Bringing Climate Science to Society
Dr. Shindell engages in many efforts to bring scientific knowledge to the public and to decision makers. This includes participation in national and international assessments, providing expertise to Congress, federal agencies, or bodies such as the Arctic Council nations, educational talks and coursework, etc. Some of those efforts and/or their products can be accessed below (see also the Bringing Science to Congress page).
- Chair of the Scientific Advisory Panel to the Climate and Clean Air Coalition (2012-present).
The Panel brings the latest scientific knowledge directly to the participating nations and institutions. As of Nov. 6, 2017, there were 54 country partners and more than 50 non-state partners (such as the World Bank, the Carbon Disclosure Project, the Food and Agricultural Organization of the UN, and the World Health Organization).
- Lead Author of the 2017 UN Environment Emissions Gap Report.
He co-lead the “Bridging the gap – The role of short-lived climate pollutants” chapter within the annual report on actual emissions trends relative to those needed to meet the world’s climate goals. Current national pledges are only ~1/3 of those needed to meet the Paris Climate Agreement’s targets in the least expensive manner.
- Coordinating Lead Author; 2018 Special Report on the Impacts of Global Warming of 1.5 °C of the IPCC.
He co-leads the chapter “Mitigation pathways compatible with 1.5°C in the context of sustainable development” within this forthcoming report requested of the Intergovernmental Panel on Climate Change (IPCC) by the parties to the Paris Climate Agreement.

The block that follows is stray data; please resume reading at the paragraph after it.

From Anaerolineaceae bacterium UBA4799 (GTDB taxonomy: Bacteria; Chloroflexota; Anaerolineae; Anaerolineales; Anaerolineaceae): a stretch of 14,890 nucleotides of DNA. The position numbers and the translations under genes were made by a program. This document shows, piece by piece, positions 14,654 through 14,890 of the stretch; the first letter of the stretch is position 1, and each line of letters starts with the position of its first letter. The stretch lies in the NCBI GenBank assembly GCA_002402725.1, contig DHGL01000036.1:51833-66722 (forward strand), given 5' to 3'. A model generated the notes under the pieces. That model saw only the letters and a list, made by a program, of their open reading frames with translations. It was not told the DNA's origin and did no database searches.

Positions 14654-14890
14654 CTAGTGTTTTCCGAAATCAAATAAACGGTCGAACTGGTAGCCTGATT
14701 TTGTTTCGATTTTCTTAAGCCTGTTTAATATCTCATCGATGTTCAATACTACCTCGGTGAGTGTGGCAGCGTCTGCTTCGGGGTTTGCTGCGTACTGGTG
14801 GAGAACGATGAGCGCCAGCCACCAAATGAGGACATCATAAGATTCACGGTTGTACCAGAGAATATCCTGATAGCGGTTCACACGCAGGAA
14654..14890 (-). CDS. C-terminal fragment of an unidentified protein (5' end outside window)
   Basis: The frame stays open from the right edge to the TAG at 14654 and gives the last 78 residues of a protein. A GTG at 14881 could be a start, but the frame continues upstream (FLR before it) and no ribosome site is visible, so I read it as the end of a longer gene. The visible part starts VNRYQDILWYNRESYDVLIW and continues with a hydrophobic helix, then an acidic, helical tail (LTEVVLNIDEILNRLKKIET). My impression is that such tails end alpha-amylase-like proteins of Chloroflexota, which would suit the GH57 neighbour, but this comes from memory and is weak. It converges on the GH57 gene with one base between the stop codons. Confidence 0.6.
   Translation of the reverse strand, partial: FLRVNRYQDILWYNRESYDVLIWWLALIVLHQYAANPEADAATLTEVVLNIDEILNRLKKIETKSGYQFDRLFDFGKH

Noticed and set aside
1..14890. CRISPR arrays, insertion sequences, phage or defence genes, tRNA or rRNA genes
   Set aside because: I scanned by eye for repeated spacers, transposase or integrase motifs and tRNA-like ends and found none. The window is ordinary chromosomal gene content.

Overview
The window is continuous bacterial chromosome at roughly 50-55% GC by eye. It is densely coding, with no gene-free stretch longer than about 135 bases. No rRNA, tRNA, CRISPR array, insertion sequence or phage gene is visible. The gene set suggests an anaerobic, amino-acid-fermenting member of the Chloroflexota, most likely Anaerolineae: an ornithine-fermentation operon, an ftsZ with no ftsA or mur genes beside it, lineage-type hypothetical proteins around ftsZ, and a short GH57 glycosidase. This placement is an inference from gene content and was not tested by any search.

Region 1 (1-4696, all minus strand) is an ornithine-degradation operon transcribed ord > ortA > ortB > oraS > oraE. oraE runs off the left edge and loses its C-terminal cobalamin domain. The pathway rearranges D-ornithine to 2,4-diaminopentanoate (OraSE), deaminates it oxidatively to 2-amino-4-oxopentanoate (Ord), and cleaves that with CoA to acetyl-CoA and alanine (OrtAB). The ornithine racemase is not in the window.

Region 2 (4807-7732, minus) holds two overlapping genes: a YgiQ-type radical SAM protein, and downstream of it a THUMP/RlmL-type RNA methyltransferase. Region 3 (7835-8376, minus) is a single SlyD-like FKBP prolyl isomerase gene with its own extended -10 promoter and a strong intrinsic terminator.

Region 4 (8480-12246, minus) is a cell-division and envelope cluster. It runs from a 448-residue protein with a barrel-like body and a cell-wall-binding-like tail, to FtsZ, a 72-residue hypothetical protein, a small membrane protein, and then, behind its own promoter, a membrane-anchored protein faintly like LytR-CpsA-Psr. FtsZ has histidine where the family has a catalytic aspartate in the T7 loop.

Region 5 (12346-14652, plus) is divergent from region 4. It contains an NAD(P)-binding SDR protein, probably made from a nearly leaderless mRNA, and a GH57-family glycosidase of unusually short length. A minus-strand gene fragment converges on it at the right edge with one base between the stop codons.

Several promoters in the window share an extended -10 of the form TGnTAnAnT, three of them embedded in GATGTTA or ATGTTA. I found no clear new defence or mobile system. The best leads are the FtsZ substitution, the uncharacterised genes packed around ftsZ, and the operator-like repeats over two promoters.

- Coordinating Lead Author of the 2013 Fifth Assessment Report of the Intergovernmental Panel on Climate Change (IPCC AR5).
He co-led the “Anthropogenic and Natural Radiative Forcing” chapter within Working Group I (the Physical Science Basis), and was a contributing author to three additional chapters. He was also a co-author of the Summary for Policy Makers.
- Chair of The UNEP/WMO Integrated Assessment of Black Carbon and Tropospheric Ozone (2011).
This Assessment provided a thorough, multidisciplinary analysis of the climate, human health and agricultural impacts of black carbon and tropospheric ozone. It provided a menu of emissions control strategies using existing technology that would produce dramatic improvements in human health and agricultural yields while simultaneously reducing the rate of near-term climate change, helping to launch the Climate and Clean Air Coalition.
See also the related paper: Shindell, D. et. al., Simultaneously mitigating near-term climate change and improving human health and food security, Science, 335, 183-189, 2012. (available on Multiple Benefits of Short-Lived Climate Pollutant Controls page).
- Co-developer of a Climate Change course for science teachers created by the American Museum of Natural History with support from NASA’s education program (2010-2011).
- Co-Chair of “Climate Projections Based on Emissions Scenarios for Long-Lived and Short-Lived Radiatively Active Gases and Aerosols”, Synthesis & Assessment Product 3.2 of the US Climate Change Science Program (2008).